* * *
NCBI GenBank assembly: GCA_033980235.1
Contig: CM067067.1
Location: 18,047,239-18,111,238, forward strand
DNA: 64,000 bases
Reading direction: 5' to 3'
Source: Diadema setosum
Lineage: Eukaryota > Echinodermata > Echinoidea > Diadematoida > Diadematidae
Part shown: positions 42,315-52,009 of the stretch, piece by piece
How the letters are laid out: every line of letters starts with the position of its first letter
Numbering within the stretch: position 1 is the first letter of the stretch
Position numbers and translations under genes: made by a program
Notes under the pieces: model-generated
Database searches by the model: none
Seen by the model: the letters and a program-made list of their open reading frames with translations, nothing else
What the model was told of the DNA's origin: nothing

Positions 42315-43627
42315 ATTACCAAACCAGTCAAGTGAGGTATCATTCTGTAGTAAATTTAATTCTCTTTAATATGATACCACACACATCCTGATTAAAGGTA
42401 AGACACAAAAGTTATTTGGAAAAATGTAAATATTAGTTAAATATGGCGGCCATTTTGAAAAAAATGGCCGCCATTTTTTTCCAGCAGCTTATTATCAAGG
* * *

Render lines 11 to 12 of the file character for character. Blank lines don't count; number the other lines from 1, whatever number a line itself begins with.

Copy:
Position numbers and translations under genes: made by a program
Notes under the pieces: model-generated